What do gems mean?
Gemstones are artificially cut and polished mineral crystals to become precious jewellery. Most of the gems in nature are polished from natural inorganic minerals. Common gems include rubies and sapphires. The value of gems lies in their magnificent color, rarity and durability. When choosing gems, pay attention to its color, transparency, clarity, and turning.
Ruby is the most valuable variety of the corundum mineral species, which also includes sapphire. Rubies can command the highest per-carat price of any colored stone. This makes ruby one of the most important gems in the colored stone market.
Trace elements that become part of the mineral’s crystal structure cause variations in its color. Chromium is the trace element that causes ruby’s red, which ranges from an orangy red to a purplish red. The strength of ruby’s red depends on how much chromium is present—the more chromium, the stronger the red color. Chromium can also cause fluorescence, which adds to the intensity of the red color.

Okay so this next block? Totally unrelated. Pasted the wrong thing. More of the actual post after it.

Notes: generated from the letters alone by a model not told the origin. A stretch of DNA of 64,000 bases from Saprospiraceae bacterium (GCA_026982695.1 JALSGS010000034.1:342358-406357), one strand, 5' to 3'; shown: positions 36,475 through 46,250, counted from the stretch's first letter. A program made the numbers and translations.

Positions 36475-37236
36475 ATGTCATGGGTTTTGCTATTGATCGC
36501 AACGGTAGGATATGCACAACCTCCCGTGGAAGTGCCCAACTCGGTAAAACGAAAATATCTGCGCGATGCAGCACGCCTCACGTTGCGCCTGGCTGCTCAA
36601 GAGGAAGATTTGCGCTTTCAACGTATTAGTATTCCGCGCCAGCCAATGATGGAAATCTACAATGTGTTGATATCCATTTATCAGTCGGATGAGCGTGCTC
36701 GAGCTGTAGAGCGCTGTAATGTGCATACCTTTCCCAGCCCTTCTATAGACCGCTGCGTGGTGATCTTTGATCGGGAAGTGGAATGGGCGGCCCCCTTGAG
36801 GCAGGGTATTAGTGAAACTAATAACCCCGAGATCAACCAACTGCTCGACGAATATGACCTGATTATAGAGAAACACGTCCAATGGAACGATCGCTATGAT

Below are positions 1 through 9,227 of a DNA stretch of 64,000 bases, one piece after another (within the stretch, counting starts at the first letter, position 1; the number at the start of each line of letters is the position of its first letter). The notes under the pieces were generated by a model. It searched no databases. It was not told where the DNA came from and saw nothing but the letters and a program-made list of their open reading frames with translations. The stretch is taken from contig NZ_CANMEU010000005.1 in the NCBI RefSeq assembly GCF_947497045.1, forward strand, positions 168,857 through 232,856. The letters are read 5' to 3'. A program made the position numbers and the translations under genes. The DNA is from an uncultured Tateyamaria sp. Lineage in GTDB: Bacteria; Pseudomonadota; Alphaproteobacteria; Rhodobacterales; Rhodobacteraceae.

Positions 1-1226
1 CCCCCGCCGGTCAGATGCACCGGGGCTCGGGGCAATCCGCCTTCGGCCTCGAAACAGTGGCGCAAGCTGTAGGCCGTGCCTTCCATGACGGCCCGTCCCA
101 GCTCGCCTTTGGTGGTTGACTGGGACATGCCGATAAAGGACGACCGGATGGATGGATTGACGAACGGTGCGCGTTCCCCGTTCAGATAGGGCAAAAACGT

Blue sapphire belongs to the mineral species corundum. It can be a pure blue but ranges from greenish blue to violetish blue. The name “sapphire” can also apply to any corundum that’s not red and doesn’t qualify as ruby, another corundum variety.
Besides blue sapphire and ruby, the corundum family also includes so-called “fancy sapphires.” They come in violet, green, yellow, orange, pink, purple, and intermediate hues. There are also “parti-colored” sapphires that show combinations of different colors. Some stones exhibit the phenomenon known as color change, most often going from blue in daylight or fluorescent lighting to purple under incandescent light. Sapphires can even be gray, black, or brown.